What is Nuclear Power Plant? How Nuclear Power Plants work?

Introduction

 

The energy demands of the world are continuously increasing. Experts are worried about the future of power generation because there are
not enough supplies of coal, water and gas to fulfill the needs of mankind in
the long term future. Alternative sources of energy such as nuclear
energy are being developed. Nuclear energy has several advantages over other sources of energy because it is not limited by space or location. In this article we will learn about nuclear power
plants and some of the basic underlying concepts.

What is a Nuclear Power Plant?

As the name itself suggests, a nuclear power plant is a
facility where nuclear energy is harnessed to generated electricity. For those
of us who haven’t heard about this term, it may seem like a new concept since we
usually hear of atomic and hydrogen bombs which use nuclear energy for large
scale destruction. But the same power is used for constructive purposes in
nuclear power plants

The basic underlying principle of a nuclear power plant can
be understood from the equation of mass-energy equivalence which is stated as
follows 

E = ∆mc2

Where E is the amount of energy released when a change in
mass occurs during a nuclear reaction. This equation may not seem very
complicated to you, but as you know “c” represents the speed of light
which is of the order of 3 lakh kilometers per second. Just imagine the amount
of energy released even if a tiny amount of mass is converted into energy.

This gives an edge to nuclear power plants over
conventional sources like coal or gas because it means freedom from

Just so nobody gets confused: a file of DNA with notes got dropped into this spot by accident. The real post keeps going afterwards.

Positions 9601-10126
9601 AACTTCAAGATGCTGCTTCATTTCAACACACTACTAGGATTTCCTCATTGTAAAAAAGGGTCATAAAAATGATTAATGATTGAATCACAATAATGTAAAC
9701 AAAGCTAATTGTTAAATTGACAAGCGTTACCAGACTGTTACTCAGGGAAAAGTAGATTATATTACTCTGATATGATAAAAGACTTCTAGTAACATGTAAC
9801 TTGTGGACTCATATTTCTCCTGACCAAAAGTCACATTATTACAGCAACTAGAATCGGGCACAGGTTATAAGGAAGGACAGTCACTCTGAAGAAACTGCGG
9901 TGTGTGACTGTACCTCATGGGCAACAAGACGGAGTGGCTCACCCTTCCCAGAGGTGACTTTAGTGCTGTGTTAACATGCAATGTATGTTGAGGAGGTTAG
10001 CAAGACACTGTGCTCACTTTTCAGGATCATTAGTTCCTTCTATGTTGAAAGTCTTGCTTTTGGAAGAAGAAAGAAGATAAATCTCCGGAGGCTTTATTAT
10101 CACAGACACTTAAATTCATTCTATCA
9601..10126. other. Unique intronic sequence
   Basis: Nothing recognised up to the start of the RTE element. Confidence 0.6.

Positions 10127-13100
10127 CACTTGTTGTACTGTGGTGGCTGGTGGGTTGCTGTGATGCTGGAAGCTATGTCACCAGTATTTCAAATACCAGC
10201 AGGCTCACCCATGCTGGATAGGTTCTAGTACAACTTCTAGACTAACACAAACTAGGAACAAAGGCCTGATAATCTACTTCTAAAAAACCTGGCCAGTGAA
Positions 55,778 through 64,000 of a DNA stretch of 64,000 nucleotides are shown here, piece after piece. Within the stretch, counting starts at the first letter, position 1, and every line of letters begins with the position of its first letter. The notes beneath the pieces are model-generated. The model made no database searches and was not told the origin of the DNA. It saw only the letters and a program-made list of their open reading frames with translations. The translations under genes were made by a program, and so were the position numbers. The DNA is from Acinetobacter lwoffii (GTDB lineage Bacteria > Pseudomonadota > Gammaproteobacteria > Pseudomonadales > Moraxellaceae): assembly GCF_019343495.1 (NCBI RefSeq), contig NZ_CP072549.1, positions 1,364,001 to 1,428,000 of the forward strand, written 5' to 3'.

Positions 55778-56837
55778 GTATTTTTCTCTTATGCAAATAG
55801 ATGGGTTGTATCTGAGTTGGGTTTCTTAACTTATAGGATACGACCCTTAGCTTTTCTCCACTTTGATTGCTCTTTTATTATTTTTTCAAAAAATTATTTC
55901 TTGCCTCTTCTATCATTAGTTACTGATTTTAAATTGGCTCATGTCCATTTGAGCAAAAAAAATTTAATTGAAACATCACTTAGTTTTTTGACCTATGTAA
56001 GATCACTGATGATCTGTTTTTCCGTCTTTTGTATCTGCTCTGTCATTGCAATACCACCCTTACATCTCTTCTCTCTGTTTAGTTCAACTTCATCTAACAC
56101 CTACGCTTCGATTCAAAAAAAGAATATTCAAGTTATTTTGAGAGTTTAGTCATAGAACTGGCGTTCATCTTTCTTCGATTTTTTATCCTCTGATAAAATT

geographical factors and parameters. Furthermore since the amount of fuel required
is much less as compared to conventional sources of power generation, there is
no need to have extensive storage facilities and transportation networks for the same amount of power generated.

 

 

Basic Nuclear Reactions

Nuclear reactions fall into two major categories:
fission and fusion. Fission refers to the nuclear reaction where a heavy
nucleus is broken into nuclei of intermediate atomic number. Fusion refers to
the nuclear reaction wherein light nuclei get combined to form a new nucleus.

Energy can be either released or absorbed during the process
depending on whether the final mass of the products is greater than or less
than the initial mass of the reactants.

 

 

The Chain Reaction

The above mentioned types of reactions are not of much use
for generating electrical energy on their own.  We require something known
as a controlled chain reaction if power is to be generated in a nuclear power
plant. When fission is started in a nuclear material it could die out slowly,
sustain itself constantly or develop into an uncontrolled reaction. The first
and the last options are not useful for generation of electricity. It is
only when we have a sustained reaction, that we can utilize nuclear energy in
an effective manner

There are lots of other interesting things to be learnt about
nuclear power plants regarding their working, layout, processes and so forth
which we shall do in later articles in this series.

 

Read More About Nuclear Power

The rest of the series on Nuclear Power Plants includes How Does a Nuclear Power Plant Work?, Nuclear Power Plant Safety, Types of Power Plants, and the Chernobyl Disaster.  More coming soon!